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TROOP POLARIZATION IN WEST JAVA: REPUBLICAN ARMY AND ISLAMIC MILITIAS FROM THE BRITISH LANDING TO THE RENVILLE AGREEMENT

While the leaders of the nationalist movement in Jakarta were busy with diplomatic talks, Bandung and the Priangan were gradually becoming the centres of a power struggle for regional control. In May 1946 the Republican government began integrating and rationalizing irregular troops, with the goal of creating a unified army. In the following paragraphs I lay out the premises of this attempt at integration in West Java and the impact of this political decision on the relations between regular soldiers and the Islamic militias. Most skirmishes resulted from the scarcity of weapons; the Islamic militias’ disapproval of Republican soldiers’ unwillingness to fight; and the Republican soldiers’ grudges against the popular support enjoyed by the Islamic militias.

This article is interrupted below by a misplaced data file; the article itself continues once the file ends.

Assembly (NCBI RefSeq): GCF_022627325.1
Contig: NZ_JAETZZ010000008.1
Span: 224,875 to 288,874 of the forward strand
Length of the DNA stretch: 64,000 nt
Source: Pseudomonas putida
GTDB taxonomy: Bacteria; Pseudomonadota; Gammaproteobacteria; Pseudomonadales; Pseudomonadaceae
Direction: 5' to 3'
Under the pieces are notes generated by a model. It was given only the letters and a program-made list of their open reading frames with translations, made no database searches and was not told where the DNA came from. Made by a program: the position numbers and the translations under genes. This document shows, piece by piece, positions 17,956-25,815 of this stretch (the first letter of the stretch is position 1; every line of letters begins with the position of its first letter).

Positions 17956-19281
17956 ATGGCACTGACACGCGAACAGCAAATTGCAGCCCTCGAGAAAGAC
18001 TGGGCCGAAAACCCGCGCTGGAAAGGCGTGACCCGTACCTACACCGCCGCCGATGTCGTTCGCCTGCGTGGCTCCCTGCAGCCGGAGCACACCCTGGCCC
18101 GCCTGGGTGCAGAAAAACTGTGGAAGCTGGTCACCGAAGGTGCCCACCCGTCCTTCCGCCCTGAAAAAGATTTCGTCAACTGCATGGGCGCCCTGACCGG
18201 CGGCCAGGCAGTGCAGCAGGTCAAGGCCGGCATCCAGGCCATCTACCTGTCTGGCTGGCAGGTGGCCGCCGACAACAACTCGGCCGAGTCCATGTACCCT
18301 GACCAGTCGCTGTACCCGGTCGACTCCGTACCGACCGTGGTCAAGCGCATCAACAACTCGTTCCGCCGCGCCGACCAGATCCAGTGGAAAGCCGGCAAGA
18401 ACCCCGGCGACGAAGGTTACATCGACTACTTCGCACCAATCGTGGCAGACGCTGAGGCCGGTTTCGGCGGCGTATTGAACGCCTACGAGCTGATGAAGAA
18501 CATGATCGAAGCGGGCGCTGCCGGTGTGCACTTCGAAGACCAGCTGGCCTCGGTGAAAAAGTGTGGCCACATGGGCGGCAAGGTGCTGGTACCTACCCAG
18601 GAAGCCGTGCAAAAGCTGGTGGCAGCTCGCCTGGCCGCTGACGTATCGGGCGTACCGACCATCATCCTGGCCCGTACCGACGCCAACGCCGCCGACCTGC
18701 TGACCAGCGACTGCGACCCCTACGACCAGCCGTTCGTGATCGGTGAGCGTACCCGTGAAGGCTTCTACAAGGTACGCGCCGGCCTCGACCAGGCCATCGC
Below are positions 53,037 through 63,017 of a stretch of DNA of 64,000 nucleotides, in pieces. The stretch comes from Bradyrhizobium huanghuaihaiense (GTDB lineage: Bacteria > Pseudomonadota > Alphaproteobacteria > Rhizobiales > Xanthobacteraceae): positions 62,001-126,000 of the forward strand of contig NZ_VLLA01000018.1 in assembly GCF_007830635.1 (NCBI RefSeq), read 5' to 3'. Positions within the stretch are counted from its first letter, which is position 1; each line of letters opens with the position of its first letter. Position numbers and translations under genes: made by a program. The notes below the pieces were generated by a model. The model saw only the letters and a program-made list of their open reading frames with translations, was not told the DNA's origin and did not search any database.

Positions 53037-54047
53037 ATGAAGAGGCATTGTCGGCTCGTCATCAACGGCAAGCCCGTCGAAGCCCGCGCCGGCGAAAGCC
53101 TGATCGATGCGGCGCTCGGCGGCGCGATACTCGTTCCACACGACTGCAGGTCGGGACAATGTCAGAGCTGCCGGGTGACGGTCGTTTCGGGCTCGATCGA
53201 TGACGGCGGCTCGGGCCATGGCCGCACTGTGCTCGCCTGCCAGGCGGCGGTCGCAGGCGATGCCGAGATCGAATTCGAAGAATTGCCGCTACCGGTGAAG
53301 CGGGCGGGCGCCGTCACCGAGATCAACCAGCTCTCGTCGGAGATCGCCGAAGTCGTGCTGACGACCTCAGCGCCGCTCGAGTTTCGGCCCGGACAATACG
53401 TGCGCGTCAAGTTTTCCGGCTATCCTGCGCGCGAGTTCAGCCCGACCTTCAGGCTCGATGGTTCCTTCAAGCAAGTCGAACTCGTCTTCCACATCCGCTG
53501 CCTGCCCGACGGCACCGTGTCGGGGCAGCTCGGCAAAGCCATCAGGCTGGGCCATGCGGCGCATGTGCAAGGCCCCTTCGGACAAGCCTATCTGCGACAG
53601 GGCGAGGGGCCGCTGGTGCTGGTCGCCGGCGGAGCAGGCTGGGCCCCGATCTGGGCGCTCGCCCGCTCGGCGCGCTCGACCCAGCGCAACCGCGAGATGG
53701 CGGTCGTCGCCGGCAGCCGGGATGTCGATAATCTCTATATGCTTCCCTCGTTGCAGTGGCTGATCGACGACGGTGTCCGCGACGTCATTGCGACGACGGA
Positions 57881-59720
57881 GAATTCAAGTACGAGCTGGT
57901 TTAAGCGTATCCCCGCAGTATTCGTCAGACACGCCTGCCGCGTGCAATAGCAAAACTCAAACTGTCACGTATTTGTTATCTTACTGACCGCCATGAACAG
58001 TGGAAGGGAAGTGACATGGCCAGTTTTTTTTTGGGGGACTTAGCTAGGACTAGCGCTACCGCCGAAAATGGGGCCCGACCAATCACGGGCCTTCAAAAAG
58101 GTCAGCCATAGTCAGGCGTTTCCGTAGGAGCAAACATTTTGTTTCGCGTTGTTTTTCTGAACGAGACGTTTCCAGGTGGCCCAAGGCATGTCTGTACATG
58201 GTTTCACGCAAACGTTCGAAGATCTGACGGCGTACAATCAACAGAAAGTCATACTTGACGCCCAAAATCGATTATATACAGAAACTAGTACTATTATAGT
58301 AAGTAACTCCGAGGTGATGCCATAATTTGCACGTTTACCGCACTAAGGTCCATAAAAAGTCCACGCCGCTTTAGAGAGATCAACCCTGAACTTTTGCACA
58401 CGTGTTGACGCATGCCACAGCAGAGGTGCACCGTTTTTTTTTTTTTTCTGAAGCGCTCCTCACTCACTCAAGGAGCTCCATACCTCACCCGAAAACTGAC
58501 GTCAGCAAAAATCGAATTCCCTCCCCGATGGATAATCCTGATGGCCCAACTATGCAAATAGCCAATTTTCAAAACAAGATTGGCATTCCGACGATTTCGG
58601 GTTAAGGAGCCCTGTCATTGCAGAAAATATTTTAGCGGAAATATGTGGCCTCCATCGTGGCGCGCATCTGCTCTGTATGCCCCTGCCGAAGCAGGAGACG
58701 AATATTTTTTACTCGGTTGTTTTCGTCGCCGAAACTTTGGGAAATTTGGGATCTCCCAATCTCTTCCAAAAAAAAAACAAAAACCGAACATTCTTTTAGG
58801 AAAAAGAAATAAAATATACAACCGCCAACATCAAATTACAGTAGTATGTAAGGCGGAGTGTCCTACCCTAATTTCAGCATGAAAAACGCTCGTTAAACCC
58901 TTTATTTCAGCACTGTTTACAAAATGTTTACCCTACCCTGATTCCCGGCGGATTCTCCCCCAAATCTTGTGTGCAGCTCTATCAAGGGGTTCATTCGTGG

This delicate balance between Republican and Islamic soldiers was further upset by the Dutch invasion of West Java in July 1947. Republican troops and Islamic militias scattered across the Priangan, and as Masyumi was gaining increased footing in the territory, the military confrontation became politicized, with the Republic accusing Masyumi of attempting to become a substitute government. It is in this context that Republican and Islamic troops clashed in Blubur Limbangan and that Kartosuwiryo began the re-structuring of the provincial branch of Masyumi under the name of Darul Islam.

 
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